"It's a weird role," said Ryan Goff, MGH's director of social media marketing. "It's pretty much all over the place. We have some clients who are dedicated to handling their social media accounts, and other companies still have their IT guys doing it."
Companies that aren't hiring full-time social media staff are still trying to set guidelines for how their employees use such sites. Stories abound of teachers, employees and job candidates losing jobs after producing out-of-bounds tweets and Facebook posts.
Even pros can get into hot water. A newly hired social media specialist at an economic development agency in Pennsylvania was fired a few weeks ago for tweeting that employees left early on Fridays to play golf.
"I see these people who get fired for this sort of thing, and that always makes me cringe because I think you have to have a certain sense of humor," said Amy Phillips, who runs Baltimore-based Social Pollen, a social media consulting firm. "There's lots of ways to turn what you consider a bad tweet around."
Companies seem increasingly willing to accept the risk of an embarrassing tweet in exchange for the opportunity to engage with customers. In 2009, 19 percent of companies surveyed by Robert Half Technology allowed employees to engage in social media for business pruposes. This year, the recruiting firm reports, 51 percent permitted such activity.
Workers at the Association for Public Health Laboratories in Silver Spring are encouraged to use Twitter and Facebook to talk about what they do. The nonprofit association, which works with federal and state laboratories to promote public health issues, employs a senior media specialist, whose job includes handling the news media.
Over the past year, Michelle Forman's job has involved doing more with social media. She interacts with people on Twitter and Facebook, and pitches stories and files guest posts with bloggers who write about public health.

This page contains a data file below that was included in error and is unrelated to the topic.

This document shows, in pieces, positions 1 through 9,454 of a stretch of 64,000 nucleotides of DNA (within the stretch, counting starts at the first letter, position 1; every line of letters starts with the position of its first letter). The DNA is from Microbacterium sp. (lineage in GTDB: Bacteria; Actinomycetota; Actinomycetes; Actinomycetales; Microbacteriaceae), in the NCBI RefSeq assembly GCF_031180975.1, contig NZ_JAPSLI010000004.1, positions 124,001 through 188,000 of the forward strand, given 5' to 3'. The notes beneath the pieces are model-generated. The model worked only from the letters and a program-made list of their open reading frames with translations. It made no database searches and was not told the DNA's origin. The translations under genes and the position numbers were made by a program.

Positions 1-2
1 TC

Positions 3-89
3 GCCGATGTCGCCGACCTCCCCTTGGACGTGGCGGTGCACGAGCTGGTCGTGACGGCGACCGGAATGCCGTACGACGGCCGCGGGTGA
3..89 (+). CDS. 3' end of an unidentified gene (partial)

"I was sending more press releases when I first started than I am now," Forman said. "Not that we're reaching out to the press less; we're just doing it differently."
Now Forman is working with a consultant to craft a social media policy for the association's 95 employees. She said the guidelines will encourage employees to use social media for their work, but the messages they write will not be considered an official reflection of the organization's views.
"We felt like it was necessary to have a policy in place," Forman said.
Mile One takes a different approach. The company has 56 car dealerships across the country, but it is centralizing its communications and marketing from its corporate headquarters.
That means car dealers and salesman and auto mechanics aren't expected to engage customers on Twitter and Facebook — Hayes and the company's marketing and communications staff will.
BGE is also in the process of writing rules for social media. For now, it's using the policy of its parent company, Constellation Energy Group, as guidance. Employees who send messages on Twitter and Facebook that mention either company must identify themselves as employees.
The information must be accurate, and employees can't speak outside their scope of work or responsibility, said Diane Hughes, BGE's director of social media and Web engagement.
"Employees have to be transparent if they're going to say something about BGE," Hughes said.
Jeff Davis, a partner in Sawmill Marketing Public Relations in Baltimore who advises clients on social media strategy, said more companies will recognize the importance of social media.
He also believes that the social media profession will continue to deepen because companies can't afford to mismanage their brands online.
"Just because somebody knows how to set up a Facebook or Twitter account doesn't mean you should turn over your 100-year-old brand to them," he said.